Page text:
What do Great Lakes Coffee Roasting Company, Mudgie's Deli, and the Detroit Institute of Arts have in common? They all carry Matt Knio's breads, pastries, and buns. The Frenchman-turned-Michigander has quietly become one of the city's go-to people for baked goods.

Despite keeping a low profile, Knio's Hamtramck-based Golden Wheat bakery provides baguettes, croissants, and other French baked goods to a number of the city's popular restaurants, cafes, and markets. With very little web presence or branding, Golden Wheat's popularity has spread by word-of-mouth. Knio says that he doesn't advertise and that 90 percent of his customers come from referrals. You could be eating one of his almond croissants right now and not even know it was his. Still, business keeps growing.

Knio started Golden Wheat when, on account of a girl, he left France for Michigan. A year later in 2003, Knio opened a storefront in Birmingham. A 2007 chance encounter at a Rochester farmers market led to his opening a commercial kitchen in Hamtramck. By 2008, he closed his Birmingham storefront and started doing wholesale baking full-time. He's since opened a small Birmingham coffee shop, Cannelle Patisserie.

In Hamtramck, Knio runs his bakery at night, preparing his fine French baked goods for the morning. They work odd hours at the kitchen, operating from 6 p.m. to 7 a.m. As a result, Knio catches up on sleep during the day. It's a committed lifestyle, but one that he finds rewarding. Knio believes that Detroit dining options have really turned a corner and he's glad to be a part of that.

"I travel quite a bit and see a lot," says Knio. "The area is getting more and more good food. It's not like it was five or six years ago."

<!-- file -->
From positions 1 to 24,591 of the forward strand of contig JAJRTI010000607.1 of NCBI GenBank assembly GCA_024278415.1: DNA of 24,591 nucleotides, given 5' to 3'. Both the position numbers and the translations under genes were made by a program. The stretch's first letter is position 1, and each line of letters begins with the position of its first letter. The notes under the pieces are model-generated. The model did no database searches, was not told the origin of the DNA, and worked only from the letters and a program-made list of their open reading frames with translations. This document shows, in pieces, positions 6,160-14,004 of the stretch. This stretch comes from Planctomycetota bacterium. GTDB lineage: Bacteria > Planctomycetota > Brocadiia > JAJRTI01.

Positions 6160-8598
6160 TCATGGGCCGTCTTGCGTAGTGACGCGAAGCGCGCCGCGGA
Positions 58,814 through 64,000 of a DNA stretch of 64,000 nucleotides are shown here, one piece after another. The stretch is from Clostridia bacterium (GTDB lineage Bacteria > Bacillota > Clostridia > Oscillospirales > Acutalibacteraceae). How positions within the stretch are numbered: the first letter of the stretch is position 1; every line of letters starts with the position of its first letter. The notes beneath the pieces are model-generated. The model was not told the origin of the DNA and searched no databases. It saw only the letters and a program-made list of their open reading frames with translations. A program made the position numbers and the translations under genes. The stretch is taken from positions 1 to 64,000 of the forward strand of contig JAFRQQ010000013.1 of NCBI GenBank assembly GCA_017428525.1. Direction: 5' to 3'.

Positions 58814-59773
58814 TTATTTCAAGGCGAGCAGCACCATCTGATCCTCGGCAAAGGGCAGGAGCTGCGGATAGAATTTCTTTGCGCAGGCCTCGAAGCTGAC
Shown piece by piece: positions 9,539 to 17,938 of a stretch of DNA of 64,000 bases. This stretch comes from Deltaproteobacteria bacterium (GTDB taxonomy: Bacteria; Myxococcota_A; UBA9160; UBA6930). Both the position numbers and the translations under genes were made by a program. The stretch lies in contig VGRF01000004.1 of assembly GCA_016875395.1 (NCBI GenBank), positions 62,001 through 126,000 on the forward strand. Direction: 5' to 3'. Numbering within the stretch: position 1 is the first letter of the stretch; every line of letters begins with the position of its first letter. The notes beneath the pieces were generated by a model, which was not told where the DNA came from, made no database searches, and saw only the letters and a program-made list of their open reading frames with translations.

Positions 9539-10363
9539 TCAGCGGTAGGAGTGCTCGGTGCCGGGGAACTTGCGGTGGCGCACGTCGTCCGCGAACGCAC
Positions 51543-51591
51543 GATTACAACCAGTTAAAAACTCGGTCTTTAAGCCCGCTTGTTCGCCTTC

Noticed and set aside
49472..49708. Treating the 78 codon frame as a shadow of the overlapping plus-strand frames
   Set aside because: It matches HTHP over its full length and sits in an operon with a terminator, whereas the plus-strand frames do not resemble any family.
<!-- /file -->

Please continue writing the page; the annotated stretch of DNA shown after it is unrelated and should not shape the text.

One of the more recent restaurants to carry Golden Wheat products is La Feria, which opened in November 2013.

Source: Matt Knio, owner of Golden Wheat
Writer: MJ Galbraith

Got a development news story to share? Email MJ Galbraith here.

Practice Space works to develop two new businesses

Detroit small business hub Practice Space has accepted two new projects into its Incubator program. One, a retro arcade bar, is searching for the perfect location while the second, a West Village property owner, is searching for the perfect tenant. Practice Space is helping each find what they're looking for.

Practice Space is assisting Donald Behm in opening Offworld Arcade, a retro-themed video game bar. In the four month-long Incubator program, the people at Practice Space are helping Behm articulate his concept and craft his business plan. They're also helping him find a building to purchase. A successful pop-up "barcade" was recently held in Hamtramck.

"One thing we've noticed is we want to work with people who want to collaborate," says Austin Kronig, cultural development director for Practice Space. "Donald realized he did everything he could on his own and now he needs support. He's an accidental entrepreneur. He doesn't have a business plan or a space but he knows the business and is an expert in classic arcade games."

In the second project, Detroit Institute of Bagels co-owner Alex Howbert approached Practice Space about identifying the right use for 1417 Van Dyke in West Village. The late-Victorian house is from the 1880s and features a storefront on the first floor of the building. It's near West Village hangouts like Craft Work, Detroit Vegan Soul, and the seasonal Tashmoo Biergarten pop-up. Practice Space is working with Howbert on architectural and concept designs, identifying the scope and breadth of the project. Kronig says that Howbert is open-minded about tenants as long as they don't need a full commercial kitchen.

This is the second term of Practice Space Incubator programming. Practice Space previously worked with Eleni Zaharopoulos and Jenile Brooks on their North End Store-House project.

Source: Austin Kronig, cultural development director of Practice Space
Writer: MJ Galbraith

Got a development news story to share? Email MJ Galbraith here.

Business is popping for these unconventional restaurants